This October, we’re celebrating the moments of transformation in the High Line gardens created to captivate, draw us in, and show us a different way of looking at nature. As part of Celebrating Fall at the Woodland Edge, we’ll be featuring related plants throughout the month. Follow along on social media using #HighLineFallCelebration.
Betula populifolia ‘Whitespire’ is a cultivar of grey birch that was selected and introduced in 1983 by Edward R. Hasselkus of the University of Wisconsin-Madison. This small deciduous tree is native to the northeastern quadrant of the North American continent and is one of the most elegant and easily recognized trees on the High Line.
Birch trees are considered a pioneer species, which have a niche for surviving within poor and dry upland soils or disturbed sites in the urban landscape. These environments can span from scorched forests to man-made sites along train tracks. Averaging a height of thirty feet and often multi-stemmed, they have an open-crowned habit that provides shade as an understory tree. “Whitespire” was selected for both its aesthetic qualities, as well as its resistance to bronze birch borer, a common pest of white and grey birch species.
On the High Line our grey birches create a dominant presence year round, particularly in our pioneer woodland edge where the silvery trunks and diving branches create an intimate space for our visitors to enjoy.
Historically, grey birches are used to produce high-quality plywood, drum casings, and sewing spools. The sap that flows in springtime is used to make birch beer, similar in taste and quality to Root beer (made historically with sassafras, Sassafras albidum, another species found on the High Line).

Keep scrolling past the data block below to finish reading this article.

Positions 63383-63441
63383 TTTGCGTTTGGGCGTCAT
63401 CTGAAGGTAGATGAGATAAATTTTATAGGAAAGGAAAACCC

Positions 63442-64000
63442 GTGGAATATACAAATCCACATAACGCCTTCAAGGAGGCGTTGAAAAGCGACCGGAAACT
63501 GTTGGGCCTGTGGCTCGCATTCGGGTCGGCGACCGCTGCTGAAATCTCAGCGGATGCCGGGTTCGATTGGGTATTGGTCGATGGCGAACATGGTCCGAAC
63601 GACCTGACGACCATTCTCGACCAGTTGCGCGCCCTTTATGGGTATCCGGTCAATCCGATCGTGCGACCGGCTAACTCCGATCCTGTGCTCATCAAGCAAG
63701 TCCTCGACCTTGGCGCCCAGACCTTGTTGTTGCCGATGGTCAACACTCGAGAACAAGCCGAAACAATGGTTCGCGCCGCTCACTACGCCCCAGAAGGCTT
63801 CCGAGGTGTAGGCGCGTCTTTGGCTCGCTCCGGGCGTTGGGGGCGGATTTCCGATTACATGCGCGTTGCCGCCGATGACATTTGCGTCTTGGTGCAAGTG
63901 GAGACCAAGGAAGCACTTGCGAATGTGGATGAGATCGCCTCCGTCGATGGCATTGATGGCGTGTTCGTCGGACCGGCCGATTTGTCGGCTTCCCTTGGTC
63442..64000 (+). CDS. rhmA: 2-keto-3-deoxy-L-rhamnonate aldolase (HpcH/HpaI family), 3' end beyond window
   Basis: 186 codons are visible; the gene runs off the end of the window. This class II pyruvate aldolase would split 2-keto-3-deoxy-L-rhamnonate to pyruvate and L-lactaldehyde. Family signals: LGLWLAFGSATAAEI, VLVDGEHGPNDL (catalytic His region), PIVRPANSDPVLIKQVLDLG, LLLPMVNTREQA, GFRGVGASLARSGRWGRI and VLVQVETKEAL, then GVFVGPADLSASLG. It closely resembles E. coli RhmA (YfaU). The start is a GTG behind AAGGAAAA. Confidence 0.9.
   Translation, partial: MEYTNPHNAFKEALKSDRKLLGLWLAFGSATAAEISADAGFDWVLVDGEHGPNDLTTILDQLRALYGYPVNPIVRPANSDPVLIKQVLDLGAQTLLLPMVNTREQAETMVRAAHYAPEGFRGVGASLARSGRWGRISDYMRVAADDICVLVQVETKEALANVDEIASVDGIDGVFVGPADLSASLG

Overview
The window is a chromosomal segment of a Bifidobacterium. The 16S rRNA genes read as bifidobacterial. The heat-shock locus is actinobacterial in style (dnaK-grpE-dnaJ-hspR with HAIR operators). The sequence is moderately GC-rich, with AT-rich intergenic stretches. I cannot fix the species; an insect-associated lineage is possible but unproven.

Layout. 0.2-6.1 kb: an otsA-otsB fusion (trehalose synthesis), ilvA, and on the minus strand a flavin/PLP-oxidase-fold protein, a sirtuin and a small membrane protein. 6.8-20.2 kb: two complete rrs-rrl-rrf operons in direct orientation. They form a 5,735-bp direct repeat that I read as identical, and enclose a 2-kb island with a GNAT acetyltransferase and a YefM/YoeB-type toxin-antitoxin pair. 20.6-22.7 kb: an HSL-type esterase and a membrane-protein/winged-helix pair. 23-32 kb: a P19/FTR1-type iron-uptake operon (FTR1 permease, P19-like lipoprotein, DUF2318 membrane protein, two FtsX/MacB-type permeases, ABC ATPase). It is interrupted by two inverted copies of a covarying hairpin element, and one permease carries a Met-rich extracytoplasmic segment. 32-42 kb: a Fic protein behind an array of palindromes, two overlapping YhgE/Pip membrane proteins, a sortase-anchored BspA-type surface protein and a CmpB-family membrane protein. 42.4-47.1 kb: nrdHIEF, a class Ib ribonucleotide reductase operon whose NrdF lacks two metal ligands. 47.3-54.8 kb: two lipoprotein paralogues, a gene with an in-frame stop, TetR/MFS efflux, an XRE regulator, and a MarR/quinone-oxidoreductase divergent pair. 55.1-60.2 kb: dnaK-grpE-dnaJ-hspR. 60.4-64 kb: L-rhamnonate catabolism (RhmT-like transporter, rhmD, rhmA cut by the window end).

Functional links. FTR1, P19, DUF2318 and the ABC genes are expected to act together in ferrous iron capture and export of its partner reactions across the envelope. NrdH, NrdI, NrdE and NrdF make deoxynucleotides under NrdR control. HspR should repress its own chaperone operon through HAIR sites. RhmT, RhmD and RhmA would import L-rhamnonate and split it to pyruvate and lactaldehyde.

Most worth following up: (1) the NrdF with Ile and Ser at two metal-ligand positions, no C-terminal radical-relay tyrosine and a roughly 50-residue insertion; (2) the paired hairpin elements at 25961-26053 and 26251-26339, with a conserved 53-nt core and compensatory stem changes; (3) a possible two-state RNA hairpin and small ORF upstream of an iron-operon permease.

Celebrating Fall is about paying homage and having appreciation for the awesome processes and dynamic transformations happening within our park during the autumn season. Betula populifolia ‘Whitespire’ is only a singular element in the beautiful composition that is the Woodland Edge garden.
Betula populifolia ‘Whitespire’ grows well in a wide range of conditions, performing quite well in rocky, nutrient-deficient soils, as well as organic, woodland soils. Grey birches are considered a colonizing species, growing along the edges of railroads and other disturbed sites, making it an ideal candidate for sites where many trees have difficulty establishing themselves. They are adaptable, and have many uses in the ornamental landscape.
WHERE TO FIND THIS PLANT:
‘Whitespire’ grey birch can be found growing in the Donald Pels and Wendy Keys Gansevoort Woodland to the Woodland Edge, Gansevoort to 13th Streets
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TD Bank is the Presenting Green Sponsor of the High Line.